• inline_button
  • inline_callout
  • inline_footnote
  • inline_image
  • inline_indexterm
  • inline_kbd
  • inline_menu
  • inline_quoted

The function takes one parameter, called node. Depending on the context a node can be a Block, a Section, a List. or a Table. Block, Section, List and Table extends AbstractBlock which extends AbstractNode.
If you want to learn more, please read the Asciidoctor.js API documentation.

To help you get started, we provides a few alternative layouts in the examples directory:

Layout Template file
Letter examples/letter/template.js
Book examples/book/template.js
Slides examples/slides/template.js
Resume examples/resume/template.js
Cheat sheet (Snyk) examples/cheat-sheet/snyk/template.js

To enable a custom layout, use the --template-require command line option. For instance, if I want to use the cheat sheet layout on examples/cheat-sheet/maven-security-cheat-sheet.adoc:

$ asciidoctor-web-pdf ./examples/cheat-sheet/maven-security-cheat-sheet.adoc --template-require ./examples/cheat-sheet/snyk/template.js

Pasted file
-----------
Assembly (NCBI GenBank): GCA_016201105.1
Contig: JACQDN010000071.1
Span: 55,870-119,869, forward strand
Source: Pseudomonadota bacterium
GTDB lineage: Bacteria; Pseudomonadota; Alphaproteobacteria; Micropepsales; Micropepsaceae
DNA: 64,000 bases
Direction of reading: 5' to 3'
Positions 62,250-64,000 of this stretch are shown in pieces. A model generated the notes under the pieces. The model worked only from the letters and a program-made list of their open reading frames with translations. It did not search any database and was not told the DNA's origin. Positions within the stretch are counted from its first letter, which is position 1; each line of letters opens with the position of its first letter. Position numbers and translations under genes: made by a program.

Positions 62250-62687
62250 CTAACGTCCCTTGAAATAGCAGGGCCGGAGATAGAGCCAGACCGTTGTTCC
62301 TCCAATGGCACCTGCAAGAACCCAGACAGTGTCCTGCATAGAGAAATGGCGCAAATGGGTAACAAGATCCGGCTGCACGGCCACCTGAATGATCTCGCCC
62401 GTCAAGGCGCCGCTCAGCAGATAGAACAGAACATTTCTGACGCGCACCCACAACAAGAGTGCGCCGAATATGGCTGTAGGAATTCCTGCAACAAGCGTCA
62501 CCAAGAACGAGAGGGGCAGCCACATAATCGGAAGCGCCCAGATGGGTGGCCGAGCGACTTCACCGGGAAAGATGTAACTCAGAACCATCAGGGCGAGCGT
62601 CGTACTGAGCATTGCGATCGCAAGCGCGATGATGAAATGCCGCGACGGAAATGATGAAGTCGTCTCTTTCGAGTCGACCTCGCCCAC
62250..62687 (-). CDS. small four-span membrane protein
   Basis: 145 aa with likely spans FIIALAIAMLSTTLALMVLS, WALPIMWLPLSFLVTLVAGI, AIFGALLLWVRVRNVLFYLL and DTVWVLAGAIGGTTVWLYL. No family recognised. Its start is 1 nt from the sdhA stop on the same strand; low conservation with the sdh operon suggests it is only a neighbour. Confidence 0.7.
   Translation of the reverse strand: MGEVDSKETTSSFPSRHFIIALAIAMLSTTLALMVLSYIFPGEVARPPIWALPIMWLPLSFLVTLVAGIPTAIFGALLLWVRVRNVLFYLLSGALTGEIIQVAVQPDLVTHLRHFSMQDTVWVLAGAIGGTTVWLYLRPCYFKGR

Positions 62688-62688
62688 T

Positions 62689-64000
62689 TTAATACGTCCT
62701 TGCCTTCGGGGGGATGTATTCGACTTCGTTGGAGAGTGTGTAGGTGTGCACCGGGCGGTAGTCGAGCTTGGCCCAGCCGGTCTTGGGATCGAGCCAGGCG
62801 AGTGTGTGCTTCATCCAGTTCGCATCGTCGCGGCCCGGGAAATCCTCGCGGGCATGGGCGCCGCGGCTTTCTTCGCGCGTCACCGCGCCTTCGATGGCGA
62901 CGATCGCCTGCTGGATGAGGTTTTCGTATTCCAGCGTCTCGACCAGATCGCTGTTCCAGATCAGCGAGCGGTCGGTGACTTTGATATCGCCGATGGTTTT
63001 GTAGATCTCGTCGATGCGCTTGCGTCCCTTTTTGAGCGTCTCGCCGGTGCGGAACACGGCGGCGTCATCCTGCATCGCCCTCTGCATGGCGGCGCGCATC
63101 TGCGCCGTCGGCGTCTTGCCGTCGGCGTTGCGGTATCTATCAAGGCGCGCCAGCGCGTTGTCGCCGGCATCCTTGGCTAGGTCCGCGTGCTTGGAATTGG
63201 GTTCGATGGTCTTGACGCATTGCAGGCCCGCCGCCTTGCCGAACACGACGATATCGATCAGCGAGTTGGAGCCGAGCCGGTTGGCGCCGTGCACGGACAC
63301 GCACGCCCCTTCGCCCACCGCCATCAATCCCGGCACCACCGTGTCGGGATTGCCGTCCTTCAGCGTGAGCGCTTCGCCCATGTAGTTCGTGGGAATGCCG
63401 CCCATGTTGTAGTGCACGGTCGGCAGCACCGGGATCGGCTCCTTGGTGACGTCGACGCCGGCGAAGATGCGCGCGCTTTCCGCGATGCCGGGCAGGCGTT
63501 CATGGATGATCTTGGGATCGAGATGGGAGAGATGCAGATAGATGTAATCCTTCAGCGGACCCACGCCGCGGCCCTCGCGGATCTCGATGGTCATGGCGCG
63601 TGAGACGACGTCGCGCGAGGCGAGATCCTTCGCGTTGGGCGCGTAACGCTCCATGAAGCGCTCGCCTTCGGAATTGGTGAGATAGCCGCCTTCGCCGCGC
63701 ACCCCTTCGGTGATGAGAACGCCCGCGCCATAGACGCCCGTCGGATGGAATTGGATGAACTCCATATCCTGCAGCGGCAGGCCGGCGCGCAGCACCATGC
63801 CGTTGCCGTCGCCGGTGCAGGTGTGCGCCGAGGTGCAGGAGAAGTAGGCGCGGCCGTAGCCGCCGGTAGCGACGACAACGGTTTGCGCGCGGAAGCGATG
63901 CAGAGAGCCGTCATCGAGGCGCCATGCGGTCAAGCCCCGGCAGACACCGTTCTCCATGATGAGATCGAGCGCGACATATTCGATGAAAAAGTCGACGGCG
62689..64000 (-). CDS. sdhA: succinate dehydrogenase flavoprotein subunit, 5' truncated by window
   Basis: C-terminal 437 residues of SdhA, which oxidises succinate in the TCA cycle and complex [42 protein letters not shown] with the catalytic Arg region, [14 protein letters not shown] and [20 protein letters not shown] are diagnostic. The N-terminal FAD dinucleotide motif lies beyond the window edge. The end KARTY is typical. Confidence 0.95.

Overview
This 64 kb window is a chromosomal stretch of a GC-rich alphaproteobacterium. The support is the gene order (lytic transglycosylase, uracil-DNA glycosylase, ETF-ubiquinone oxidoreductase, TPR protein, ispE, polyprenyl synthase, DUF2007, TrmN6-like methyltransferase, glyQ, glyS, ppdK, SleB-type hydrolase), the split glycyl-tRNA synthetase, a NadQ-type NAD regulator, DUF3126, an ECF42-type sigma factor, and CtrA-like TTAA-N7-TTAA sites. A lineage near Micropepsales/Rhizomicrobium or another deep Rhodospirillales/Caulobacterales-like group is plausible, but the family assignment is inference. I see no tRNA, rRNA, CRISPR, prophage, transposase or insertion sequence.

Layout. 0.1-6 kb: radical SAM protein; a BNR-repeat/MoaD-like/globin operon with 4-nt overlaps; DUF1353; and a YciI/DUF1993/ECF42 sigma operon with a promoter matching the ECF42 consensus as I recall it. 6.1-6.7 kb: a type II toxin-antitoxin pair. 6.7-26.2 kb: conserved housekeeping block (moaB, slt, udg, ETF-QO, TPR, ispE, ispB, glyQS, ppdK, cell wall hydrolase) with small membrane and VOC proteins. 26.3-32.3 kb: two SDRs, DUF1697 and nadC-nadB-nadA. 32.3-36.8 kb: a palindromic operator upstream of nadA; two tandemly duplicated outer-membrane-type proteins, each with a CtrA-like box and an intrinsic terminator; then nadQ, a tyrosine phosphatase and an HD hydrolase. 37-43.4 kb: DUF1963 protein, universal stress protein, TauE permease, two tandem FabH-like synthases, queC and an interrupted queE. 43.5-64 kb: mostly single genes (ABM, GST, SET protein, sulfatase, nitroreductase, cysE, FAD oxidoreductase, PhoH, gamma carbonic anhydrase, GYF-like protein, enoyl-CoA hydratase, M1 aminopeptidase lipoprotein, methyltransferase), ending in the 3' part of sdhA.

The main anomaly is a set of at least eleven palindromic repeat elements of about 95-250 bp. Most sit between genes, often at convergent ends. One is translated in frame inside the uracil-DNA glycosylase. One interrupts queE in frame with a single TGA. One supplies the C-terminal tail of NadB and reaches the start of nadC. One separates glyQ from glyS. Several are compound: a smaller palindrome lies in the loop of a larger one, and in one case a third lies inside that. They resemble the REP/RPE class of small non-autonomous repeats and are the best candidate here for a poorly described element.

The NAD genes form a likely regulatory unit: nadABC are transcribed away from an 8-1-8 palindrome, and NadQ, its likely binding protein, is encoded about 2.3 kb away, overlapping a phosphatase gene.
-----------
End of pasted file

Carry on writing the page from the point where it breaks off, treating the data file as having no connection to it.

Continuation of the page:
It will produce a file named examples/cheat-sheet/maven-security-cheat-sheet.pdf.

How does it work?

Asciidoctor Web PDF is using an HTML 5 converter to convert an AsciiDoc document to an HTML 5 page. Puppeteer will then run a headless Chrome to generate a PDF from the HTML 5 page.

To paginate content in the browser, we are using Paged.js, an open-source library, that acts as a polyfill for Paged Media and Generated Content for Paged Media W3C specifications.

This project is heavily inspired by ReLaXed.

The file template.js defines how the AsciiDoc content should be converted to HTML 5. Puppeteer will then run an headless Chrome to generate a PDF from the HTML 5 page.

Contribute!

New contributors are always welcome! If you discover errors or omissions in the source code or documentation, please don't hesitate to submit an issue or open a pull request with a fix.